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Ask a DZone Editor: Writing About Your Product or Service on DZone

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Ask a DZone Editor: Writing About Your Product or Service on DZone

In the next entry in our ''Ask a DZone Editor'' blog series, we tackle the difficult subject of promoting your tech product or service on DZone.

· Writers' Zone ·
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Welcome to our new monthly Writers' Zone series, "Ask a DZone Editor." Need writing advice or input on how DZone works? Let us know! Email editors@dzone.com with "Ask a DZone Editor" in the subject line, and we might feature your question in a future column. We're here to help!

In last month's "Ask a DZone Editor" column, I mentioned that DZone will not advertise your product or service for free. (I doubt that any website worth your time would do so.) We don't publish traditional press releases, and here on the editorial team, "marketing" and "advertising" are kind of dirty words.

It's not that we're snobbish about content. We know that you, our readers, are in learning mode when you visit DZone — and we know you don't want to be spammed with pleas that the latest low-code platform or ICO or smart home product is the greatest thing ever.

Right now, though, I'm going to flip the script and look at things from the other side. What do you do if you're a team of developers who really need to find a larger audience for your product? How on earth does a young startup with no funding proceed to spread the word about its disruptive new (fill in the blank)? 

We'd love to be the first place you decide to share your idea, but your writing needs to be every bit as creative as your code. Our readers are savvy. They will be unimpressed with the standard claims that your product happens to be the best. They'll notice if you promote the benefits of your product without mentioning its downsides (or any other alternatives on the market). They'll even smell something fishy if your case study sounds too positive.

This shouldn't discourage you — rather, try to see it as a challenge. There are indeed ways you can stand out (in a good way!) to the DZone audience.

Our readers have to want to read your articles, and to achieve that, you have to give them something they value. It's unproductive to tell them that your product is a game-changer without the data to back it up — and even then, they probably won't believe you until someone they trust has given you an outstanding recommendation. Take a different path instead, and work on becoming that person they trust.

As our research analyst Tom Smith states in a post on his personal blog, "Be real. Be reliable. Be responsive. Or, be gone." Yes, it is possible to self-promote without being a jerk. If your content is helpful to a bigger crowd than just your prospective customers, you'll make a good impression. You'll have to give away some of your ideas for free, of course. But you'll reap the rewards in terms of brand awareness, and even additional consideration further down the line, as prospects do their research.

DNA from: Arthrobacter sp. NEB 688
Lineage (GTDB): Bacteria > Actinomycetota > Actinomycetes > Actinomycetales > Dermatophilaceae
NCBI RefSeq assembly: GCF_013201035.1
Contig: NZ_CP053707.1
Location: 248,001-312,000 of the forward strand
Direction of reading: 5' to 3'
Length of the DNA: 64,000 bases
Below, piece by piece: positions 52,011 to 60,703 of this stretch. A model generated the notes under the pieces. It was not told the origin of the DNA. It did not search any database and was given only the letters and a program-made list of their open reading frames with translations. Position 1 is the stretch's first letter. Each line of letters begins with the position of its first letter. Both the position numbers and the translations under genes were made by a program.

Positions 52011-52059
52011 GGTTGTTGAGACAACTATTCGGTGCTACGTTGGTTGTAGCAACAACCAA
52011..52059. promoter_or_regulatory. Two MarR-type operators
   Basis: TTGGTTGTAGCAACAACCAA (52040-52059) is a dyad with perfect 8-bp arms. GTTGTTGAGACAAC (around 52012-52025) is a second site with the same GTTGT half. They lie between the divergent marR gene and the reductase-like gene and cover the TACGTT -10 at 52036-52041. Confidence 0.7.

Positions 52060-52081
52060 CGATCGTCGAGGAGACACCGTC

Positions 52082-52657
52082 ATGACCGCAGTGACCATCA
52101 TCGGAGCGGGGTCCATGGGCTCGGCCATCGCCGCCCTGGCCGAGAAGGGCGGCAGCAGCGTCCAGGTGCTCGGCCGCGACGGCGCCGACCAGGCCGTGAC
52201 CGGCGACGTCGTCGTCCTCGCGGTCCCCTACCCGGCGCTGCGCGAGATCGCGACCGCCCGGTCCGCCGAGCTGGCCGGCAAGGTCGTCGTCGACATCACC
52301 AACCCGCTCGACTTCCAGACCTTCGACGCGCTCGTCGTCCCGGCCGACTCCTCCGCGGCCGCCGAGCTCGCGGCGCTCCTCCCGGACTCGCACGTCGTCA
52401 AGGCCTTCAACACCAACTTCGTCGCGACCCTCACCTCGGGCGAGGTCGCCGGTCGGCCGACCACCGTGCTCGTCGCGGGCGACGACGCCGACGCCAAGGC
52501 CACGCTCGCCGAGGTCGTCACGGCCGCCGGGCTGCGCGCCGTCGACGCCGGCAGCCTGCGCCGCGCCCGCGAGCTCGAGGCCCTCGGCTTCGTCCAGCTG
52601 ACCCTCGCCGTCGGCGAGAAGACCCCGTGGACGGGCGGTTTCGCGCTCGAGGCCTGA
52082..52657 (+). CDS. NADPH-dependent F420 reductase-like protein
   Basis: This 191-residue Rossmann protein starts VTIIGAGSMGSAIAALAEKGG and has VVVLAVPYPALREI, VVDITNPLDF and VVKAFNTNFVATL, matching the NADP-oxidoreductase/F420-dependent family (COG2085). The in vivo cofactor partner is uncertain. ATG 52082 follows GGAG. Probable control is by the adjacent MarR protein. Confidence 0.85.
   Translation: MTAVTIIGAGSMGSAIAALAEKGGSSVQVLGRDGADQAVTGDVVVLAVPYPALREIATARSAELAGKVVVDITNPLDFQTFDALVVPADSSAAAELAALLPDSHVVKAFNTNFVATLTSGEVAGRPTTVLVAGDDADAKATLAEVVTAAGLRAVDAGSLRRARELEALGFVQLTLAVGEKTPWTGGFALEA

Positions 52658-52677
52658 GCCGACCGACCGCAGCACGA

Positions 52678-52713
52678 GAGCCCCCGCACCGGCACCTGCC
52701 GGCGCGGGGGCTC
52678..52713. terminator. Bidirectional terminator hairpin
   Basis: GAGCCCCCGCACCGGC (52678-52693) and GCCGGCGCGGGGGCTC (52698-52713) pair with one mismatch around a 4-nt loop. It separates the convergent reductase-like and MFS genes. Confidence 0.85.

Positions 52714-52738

Although we editors don't like the word "marketing," a lot of DZone posts fall into the category of content marketing. Before the rest of the team shuns me as they read this, hear me out — content marketing (when done well) has very little to do with the heavy-handed, high-pressure "infomercial" ads you may have seen if you've ever been awake and in front of a TV at three o'clock in the morning in the US. Content marketing is more about establishing yourself as a trustworthy presence across the internet, while leaving all the selling for your website to do.

On DZone, with our audience of software developers, this often means creating a tutorial on how to use your product — we even have a tutorial on how to convert a press release into a tutorial, if you're interested. But there are many other approaches to producing great content.

For example, in this Forbes article, Josh Steimle calls The Lego Movie "one of the greatest examples of content marketing to date." 

"Oh, you thought they made that movie in order to sell movie tickets? Think again," he says. "That was a 100-minute toy commercial, and rather than using a DVR to skip it, you paid good money to watch it."

You might not (probably don't) have the budget that Lego does, but you can still provide the good people of the internet with information they're excited to find. Have you considered making a video series involving live coding? What about a podcast interviewing movers and shakers in the industry? Comic strips about the lives of software developers? We've published all of these types of content, and judging by the page views, our audience loves them. Consider investing serious time and effort into creating something people will really want to consume.

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